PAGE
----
WorkSafe's Hazardous Industries team is exploring ways of better capturing, analysing and using data to help it focus attention on the right things at the right time. The presentation will cover two emerging initiatives (1) development of a High Consequence Risk Index, to better measure performance of the Hazardous Industries and (2) use of standardised inspection checklists, to enable easier and more effective data analysis and identification of performance trends.
Simon Farrar, Director of WorkSafe's Major Hazards Program and Albert Chemali, Inspector, Major Hazards Program

3.35-4.10 pm What are the new technologies hitting OHS?
Discover the new technologies that are making it easier for safety professionals to report and collate data used for improvement. Technologies such as geolocations, digital signatures, mobile inspections, fast hazard management, streamlined contractor management, and automated workflow are all examples of innovative technologies that are making identification, investigation, and reporting easier.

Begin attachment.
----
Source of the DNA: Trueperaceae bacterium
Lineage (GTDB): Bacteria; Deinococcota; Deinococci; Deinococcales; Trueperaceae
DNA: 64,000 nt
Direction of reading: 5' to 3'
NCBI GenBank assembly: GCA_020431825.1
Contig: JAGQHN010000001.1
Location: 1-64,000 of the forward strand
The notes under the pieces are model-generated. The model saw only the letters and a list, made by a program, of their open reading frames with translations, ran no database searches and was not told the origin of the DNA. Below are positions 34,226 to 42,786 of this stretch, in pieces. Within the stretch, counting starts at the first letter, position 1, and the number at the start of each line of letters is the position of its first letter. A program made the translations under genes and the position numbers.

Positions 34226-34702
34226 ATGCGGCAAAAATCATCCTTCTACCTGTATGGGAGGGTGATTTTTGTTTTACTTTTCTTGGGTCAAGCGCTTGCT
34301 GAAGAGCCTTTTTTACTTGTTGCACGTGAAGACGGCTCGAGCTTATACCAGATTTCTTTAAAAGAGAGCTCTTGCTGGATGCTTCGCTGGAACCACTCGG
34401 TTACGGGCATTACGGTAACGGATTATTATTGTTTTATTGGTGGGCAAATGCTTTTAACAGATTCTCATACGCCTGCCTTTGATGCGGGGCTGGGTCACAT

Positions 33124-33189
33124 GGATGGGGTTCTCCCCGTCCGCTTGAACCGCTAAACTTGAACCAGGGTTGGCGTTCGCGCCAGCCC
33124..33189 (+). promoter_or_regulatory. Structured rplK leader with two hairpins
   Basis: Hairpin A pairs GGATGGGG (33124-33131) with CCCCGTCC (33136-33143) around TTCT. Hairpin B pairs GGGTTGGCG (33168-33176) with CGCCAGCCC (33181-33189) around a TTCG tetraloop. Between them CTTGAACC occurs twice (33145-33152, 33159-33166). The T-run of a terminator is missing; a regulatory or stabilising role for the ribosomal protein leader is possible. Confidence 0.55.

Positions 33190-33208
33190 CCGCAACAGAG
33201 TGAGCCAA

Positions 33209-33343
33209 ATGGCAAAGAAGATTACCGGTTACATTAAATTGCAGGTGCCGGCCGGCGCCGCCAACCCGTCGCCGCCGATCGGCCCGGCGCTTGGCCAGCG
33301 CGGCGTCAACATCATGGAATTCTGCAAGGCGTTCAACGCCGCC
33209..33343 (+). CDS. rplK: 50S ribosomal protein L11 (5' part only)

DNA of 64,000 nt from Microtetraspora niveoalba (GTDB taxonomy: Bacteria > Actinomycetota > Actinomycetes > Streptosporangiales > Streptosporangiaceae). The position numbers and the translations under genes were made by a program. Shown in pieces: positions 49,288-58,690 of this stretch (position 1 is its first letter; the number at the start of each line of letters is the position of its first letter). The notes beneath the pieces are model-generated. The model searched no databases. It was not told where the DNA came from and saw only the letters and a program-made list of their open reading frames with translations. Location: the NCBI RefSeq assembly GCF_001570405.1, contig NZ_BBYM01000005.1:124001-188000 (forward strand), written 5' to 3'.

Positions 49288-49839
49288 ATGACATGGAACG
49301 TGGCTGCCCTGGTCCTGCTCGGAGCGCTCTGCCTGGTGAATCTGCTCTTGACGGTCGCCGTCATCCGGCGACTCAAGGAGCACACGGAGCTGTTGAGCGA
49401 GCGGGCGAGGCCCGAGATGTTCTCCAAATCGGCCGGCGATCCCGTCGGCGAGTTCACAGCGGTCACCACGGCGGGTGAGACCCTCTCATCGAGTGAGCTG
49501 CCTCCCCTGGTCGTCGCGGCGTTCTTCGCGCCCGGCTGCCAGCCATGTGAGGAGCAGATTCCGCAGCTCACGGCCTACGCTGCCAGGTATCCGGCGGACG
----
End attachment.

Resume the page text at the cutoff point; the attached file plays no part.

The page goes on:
Adrian Manessis, Director, myosh​
4.10-4.45 pm

Data Driven Business - The power of insights and analytics in health and safety​
The role of data capture and customised reporting are becoming pivotal in the workplace - influencing an organisations quality assurance, performance, and the ability to become more agile in their decision making. Kaja and Disha address the pain points that sophisticated, custom reporting methods are alleviating, and what this means for the future of health and safety.
Kaja Stern, Ramsay Health Care and Disha Manikumar, SafetyCulture

4.45-5.00 pm Data analytics Q&A
5.00-7.00 pm End of Year Social Drinks


Click here to view the speakers

Date: Thursday 29 November 2018
Time: 9.00 am - 6.30 pm
Venue: Victoria University, City Convention Centre, Level 12, 300 Flinders Street, Melbourne, VIC 3000

Sponsorship opportunities are available for the Symposium. 
If this is of interest, please contact the

Thank you to our sponsor

Satchel Sponsor